01 April 2011

Flipping Rocks And Logs

During the past several weeks, I've done a lot of rock, log, and moss flipping looking for salamanders. Lee Casebere came up to northern Indiana on 13 March 2011 to search for early Four-toed Salamanders (Hemidactylium scutatum), and Scott Holaday and I joined him in this effort.

Unfortunately, no Four-toed Salamanders could be found... the photograph above is from September 2003 in Michigan. We knew that it was a bit early to find salamanders, but we were looking more for habitat than anything else. The habitat that we were searching for was vernal pool with mosses at the waterline. Four-toed Salamanders also are found in bogs, near springs, and in swamps in scattered areas throughout much of the eastern United States. Mosses, especially fern moss (Thuidium spp.) and sphagnum (Sphagnum spp.), are important for this species because females lay eggs within and underneath them to keep the eggs moist and to allow the newly hatched salamanders to drop into the water directly beneath. Four-toed Salamanders can be distinguished by the black-spotted white belly and the tail that is constricted at the point where it meets the body.

The following week, I joined Lee in southeast Indiana to search for Four-toed Salamanders and Two-lined Salamanders (Eurycea cirrigera).

Again, we struck out, sort of. We weren't able to find any Four-toed Salamanders or Two-lined Salamanders on this trip, but as you will see below, we did have a productive day, finding five other salamander species. The Two-lined Salamander pictured above was found in west-central Indiana on 2 April 2011. Lee had told me that they hang out under flat rocks in moving streams, and he was exactly right, as Bill Ringer and I found numerous individuals on our 2 April 2011 excursion. The wide, dark stripe down each side of the often yellowish body identify this species as a Two-lined Salamander. The range of this species in the United States includes nearly all of the states east of the Mississippi River. A Two-lined Salamander spends its first year as an entirely aquatic larva, so this species cannot survive in creeks that completely dry up late in the year.

On the other end of the spectrum is the Redback Salamander (Plethodon cinereus), which is entirely terrestrial. The individual shown above was seen during my 13 March 2011 trip with Lee to southeastern Indiana. You would think that a species with "redback" in the common name could be identified by its red back, like the one shown above, but there is also a color morph that has a dark back and that looks very similar to the much less common Ravine Salamander (Plethodon richmondi). Redback Salamanders are known mostly from the northern states in the eastern half of the United States, but their range extends as far south as North Carolina along the East Coast. Redback Salamanders are found in forests and woodlands.

Northern Dusky Salamanders (Desmognathus fuscus fuscus), shown above, are dark colored and somewhat nondescript. In Indiana, they are only known from the southeastern quarter of the state, but their range within the United States includes most states east of the Mississippi River, plus Arkansas and Louisiana. This species can be found in springs, creeks, and streams, and Lee and I found several under rocks in flowing water on 13 March 2011.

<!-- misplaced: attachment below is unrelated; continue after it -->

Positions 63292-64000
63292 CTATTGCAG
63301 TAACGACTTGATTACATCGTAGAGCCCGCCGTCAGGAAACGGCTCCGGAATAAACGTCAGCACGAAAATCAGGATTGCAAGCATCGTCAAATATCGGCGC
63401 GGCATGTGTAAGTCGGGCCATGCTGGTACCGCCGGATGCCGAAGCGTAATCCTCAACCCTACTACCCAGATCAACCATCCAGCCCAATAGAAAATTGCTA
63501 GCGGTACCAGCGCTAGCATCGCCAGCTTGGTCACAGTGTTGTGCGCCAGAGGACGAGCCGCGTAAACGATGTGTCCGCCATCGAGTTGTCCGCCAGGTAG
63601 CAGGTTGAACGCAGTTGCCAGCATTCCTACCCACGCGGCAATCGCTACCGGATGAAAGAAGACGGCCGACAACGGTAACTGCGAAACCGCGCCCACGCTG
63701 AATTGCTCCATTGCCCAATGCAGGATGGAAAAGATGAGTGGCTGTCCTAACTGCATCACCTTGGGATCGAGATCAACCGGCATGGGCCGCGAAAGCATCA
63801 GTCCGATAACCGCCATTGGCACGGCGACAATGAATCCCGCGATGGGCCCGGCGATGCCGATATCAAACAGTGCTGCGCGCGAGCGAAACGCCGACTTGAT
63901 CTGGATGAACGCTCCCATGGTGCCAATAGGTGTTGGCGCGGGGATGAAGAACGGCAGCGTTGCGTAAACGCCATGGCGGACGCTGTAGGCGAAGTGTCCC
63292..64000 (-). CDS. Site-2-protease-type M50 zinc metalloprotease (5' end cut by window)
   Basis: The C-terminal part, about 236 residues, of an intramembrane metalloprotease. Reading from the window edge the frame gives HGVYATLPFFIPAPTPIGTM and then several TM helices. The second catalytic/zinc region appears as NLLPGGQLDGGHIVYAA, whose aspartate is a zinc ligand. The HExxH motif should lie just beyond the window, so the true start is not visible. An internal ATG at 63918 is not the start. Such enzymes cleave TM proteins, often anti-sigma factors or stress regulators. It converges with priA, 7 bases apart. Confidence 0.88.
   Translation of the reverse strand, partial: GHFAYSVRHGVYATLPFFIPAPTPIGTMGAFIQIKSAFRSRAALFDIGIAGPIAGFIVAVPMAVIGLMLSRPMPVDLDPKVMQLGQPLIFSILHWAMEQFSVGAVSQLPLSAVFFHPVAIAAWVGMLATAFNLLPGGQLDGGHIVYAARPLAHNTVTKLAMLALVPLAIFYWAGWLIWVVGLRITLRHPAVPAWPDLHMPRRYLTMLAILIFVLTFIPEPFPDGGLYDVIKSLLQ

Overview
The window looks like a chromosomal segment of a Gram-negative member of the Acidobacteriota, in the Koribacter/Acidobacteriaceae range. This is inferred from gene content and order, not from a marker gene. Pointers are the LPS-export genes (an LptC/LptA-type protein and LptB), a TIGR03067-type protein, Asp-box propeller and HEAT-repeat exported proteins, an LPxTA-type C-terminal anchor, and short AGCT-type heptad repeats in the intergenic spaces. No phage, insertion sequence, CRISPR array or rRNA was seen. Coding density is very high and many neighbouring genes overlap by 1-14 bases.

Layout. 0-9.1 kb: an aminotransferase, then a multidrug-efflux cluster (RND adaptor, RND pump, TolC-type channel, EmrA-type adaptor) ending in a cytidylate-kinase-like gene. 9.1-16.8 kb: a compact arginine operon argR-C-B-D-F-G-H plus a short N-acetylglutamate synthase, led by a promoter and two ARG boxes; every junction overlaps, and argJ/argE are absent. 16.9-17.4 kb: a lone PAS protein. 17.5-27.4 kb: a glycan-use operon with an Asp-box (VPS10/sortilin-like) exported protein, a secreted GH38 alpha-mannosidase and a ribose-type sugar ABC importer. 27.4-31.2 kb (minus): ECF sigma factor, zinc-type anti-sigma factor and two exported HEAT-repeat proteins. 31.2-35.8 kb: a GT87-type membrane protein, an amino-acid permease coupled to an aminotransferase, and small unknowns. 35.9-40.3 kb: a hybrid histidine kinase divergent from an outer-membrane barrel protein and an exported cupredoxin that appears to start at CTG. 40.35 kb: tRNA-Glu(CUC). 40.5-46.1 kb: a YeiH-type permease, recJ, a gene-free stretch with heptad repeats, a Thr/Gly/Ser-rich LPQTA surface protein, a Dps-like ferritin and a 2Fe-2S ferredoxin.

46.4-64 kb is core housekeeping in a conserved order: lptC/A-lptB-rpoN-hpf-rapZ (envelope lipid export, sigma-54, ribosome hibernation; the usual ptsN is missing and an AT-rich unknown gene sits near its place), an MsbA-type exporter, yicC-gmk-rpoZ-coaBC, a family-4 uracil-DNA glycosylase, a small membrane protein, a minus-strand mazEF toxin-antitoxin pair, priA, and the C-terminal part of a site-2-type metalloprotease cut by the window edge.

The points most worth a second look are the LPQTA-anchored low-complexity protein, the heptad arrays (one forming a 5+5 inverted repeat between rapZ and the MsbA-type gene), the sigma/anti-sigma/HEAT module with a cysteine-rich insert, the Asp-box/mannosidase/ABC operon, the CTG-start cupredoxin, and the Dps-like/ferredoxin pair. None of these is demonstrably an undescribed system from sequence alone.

The amphibian above just screams "if you eat me, you will pay." This is the eft stage of the Eastern Newt (Notophthalmus viridescens), and like many other things in nature that are brightly red or orange colored, the Eastern Newt is highly toxic. In fact, the skin of both the eft and adult stage of this species contains one of the most lethal toxins known to man, tetrodotoxin. The concentration of this chemical is much greater in the eft stage than in the adult stage. The Eastern Newt has three life stages... the aquatic larval stage, the entirely terrestrial eft stage, and the aquatic adult stage. Eastern Newts are found in forests with nearly permanent pools that accomodate all three life stages; they are known from most of the eastern half of the United States (to as far west as Texas).

The fourth species that Lee and I saw on 13 March 2011 was the Marbled Salamander (Ambystoma opacum), shown above and below. As the common name implies, the skin of this species has a marbled appearance. This species is found in forests, including floodplains, flatwoods, and uplands. It is known from southern New England to Texas but has a primarily southern distribution. This is likely due in part to the fact that, unlike many other salamanders, Marbled Salamanders breed in the fall and overwinter as larvae. This gives them a competitive advantage and allows the larvae to feed on larvae of other salamanders in the spring. However, a species that overwinters in the larval stage is not well adapted to harsh northern winters.

This one sure looks happy, doesn't it?

Finally, one of the most attractive salamanders in my opinion is the Spotted Salamander (Ambystoma maculatum), shown above. There is no question about where the common name of this species came from! Like many of the other species in this post, Spotted Salamanders are known from much of the eastern half of the United States, to as far west as Texas. Its habitat requirement is forest with ponds, such as flatwoods. According to Minton (2001), "When injured or roughly handled, these salamanders exude a white fluid from skin glands, particularly those on the tail. Upon touching some to my tongue, I noticed an astringent taste followed by slight tingling and numbness." Can't say that I would have tried tasting the exuded fluid had I seen it.

Minton, S.A. Jr. 2001. Amphibians and Reptiles of Indiana. Indianapolis: Indiana Academy of Science.